With its Omnicast VMS software, Genetec allows for central monitoring of any and all cameras hooked into an SV-16 appliance. Feeds can also be directed to other sites as well, if a company so chooses.
The software gives Credit Suisse “a lot of functionality that’s in these new systems that never existed in the old systems, anywhere from the virtual matrix where it makes it look like one holistic system, down to reporting, investigations, the ability to be able to review multiple cameras or associate cameras for investigation purposes into single video streams, compared to having individual cameras where you record and store separately,” he adds.
The SV-16 comes preloaded with Omnicast, so Kratos did not have to deploy the software. The integrator did, however, have to ensure that it was functioning properly. “In the remote locations, technicians go out on site and install the equipment and make sure that everything works there locally, just as a single system, and then [two senior engineers] bring those cameras through Genetec software into one system…in New York,” says Rizzotte. They make sure that the cameras have a URL or IP address, so that they are recognized by the network and can send their feeds to the central monitoring station; they also make sure that they have been programmed to record on whatever sequence the company wants them to operate on.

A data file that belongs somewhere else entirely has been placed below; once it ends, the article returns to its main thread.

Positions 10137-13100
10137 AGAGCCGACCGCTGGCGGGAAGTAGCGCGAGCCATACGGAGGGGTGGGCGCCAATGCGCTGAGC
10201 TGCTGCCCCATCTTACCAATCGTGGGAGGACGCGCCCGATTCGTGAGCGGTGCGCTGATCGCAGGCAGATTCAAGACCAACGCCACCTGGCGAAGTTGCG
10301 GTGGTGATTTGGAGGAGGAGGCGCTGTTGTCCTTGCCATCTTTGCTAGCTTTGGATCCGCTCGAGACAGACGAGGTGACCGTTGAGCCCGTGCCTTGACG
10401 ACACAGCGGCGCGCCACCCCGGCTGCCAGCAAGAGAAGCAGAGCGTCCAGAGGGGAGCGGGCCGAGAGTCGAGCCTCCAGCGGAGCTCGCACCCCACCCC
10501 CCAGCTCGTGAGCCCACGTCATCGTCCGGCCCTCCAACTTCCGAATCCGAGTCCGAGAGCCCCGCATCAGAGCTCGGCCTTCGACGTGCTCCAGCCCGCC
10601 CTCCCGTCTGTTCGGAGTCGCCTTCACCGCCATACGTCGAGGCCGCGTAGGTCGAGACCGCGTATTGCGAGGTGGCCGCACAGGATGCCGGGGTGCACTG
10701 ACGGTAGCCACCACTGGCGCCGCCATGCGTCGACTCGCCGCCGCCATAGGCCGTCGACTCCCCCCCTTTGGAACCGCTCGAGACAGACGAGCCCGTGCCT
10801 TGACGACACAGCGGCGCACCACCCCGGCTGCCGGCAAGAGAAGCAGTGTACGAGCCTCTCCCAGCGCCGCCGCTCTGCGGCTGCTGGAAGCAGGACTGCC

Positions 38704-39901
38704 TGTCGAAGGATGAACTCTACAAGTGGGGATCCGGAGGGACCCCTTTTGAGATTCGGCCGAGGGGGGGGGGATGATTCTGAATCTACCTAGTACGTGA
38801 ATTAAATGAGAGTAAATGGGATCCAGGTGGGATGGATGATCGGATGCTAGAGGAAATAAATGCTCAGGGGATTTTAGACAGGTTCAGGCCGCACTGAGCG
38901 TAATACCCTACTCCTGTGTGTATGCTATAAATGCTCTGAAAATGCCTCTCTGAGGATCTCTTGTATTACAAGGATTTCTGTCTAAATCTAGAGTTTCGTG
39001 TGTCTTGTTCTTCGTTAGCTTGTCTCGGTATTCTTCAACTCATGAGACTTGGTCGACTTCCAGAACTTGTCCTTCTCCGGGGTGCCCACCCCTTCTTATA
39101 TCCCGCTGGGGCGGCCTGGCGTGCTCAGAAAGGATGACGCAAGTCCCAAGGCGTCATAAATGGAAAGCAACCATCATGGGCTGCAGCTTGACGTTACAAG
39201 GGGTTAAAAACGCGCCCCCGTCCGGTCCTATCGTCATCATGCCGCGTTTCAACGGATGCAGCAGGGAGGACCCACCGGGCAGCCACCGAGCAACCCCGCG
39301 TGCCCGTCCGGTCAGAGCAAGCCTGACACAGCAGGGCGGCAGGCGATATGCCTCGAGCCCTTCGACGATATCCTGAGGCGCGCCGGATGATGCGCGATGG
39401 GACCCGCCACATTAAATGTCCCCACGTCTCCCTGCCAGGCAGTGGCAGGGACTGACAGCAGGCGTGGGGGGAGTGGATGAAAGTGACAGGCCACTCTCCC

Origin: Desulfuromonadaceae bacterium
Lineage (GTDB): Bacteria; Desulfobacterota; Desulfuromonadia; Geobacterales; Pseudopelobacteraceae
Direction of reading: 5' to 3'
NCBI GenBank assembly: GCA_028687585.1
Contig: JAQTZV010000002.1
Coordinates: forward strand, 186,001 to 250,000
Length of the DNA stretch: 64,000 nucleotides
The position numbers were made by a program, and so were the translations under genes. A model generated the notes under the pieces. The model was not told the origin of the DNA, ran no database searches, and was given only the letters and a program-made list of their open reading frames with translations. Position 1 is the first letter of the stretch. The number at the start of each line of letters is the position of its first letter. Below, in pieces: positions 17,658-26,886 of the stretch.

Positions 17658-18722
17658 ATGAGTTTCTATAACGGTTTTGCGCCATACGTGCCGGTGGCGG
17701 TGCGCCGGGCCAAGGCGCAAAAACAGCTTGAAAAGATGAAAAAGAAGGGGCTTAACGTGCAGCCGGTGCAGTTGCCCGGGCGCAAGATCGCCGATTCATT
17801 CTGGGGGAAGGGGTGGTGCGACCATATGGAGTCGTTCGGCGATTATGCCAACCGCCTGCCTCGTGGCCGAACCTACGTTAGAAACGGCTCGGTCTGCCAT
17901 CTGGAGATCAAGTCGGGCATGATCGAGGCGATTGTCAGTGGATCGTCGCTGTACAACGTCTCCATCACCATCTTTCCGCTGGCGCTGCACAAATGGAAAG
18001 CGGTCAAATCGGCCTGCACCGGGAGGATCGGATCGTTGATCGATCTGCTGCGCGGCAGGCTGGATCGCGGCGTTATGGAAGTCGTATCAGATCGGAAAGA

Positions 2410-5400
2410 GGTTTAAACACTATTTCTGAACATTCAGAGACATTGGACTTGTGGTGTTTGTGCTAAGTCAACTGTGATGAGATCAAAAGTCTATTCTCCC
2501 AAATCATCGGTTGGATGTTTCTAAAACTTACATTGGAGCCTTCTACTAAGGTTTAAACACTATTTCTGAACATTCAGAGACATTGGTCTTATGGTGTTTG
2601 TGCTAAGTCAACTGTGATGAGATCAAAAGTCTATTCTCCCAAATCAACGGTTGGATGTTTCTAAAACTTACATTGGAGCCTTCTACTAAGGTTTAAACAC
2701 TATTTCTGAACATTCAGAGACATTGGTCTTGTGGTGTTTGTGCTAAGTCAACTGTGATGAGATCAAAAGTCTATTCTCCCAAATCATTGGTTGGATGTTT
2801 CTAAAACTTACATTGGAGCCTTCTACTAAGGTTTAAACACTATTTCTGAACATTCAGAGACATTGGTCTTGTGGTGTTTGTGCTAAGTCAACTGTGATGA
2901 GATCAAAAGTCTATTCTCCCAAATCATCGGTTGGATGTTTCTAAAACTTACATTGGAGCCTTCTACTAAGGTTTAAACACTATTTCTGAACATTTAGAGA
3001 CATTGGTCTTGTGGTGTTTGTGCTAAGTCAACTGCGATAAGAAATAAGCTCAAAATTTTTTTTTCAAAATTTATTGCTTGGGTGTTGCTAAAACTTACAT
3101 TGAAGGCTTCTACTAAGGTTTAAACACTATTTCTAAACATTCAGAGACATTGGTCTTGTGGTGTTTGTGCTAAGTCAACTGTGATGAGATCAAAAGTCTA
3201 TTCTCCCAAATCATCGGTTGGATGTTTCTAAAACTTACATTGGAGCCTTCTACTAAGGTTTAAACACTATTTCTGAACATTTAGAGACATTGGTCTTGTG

Credit Suisse previously had some remote viewing capacity with its analog cameras, but Giunchini says it required logging into a different device for each DVR it wanted to stream video from. “In the old days, you had to actually log into individual units at individual sites,” he notes. With the new system, “you can just log into one control unit, and from there, you can see anything in the world. It makes it virtually look like one single system,” he says. “It’s pulling it from remote locations, but the user just sees a single interface.”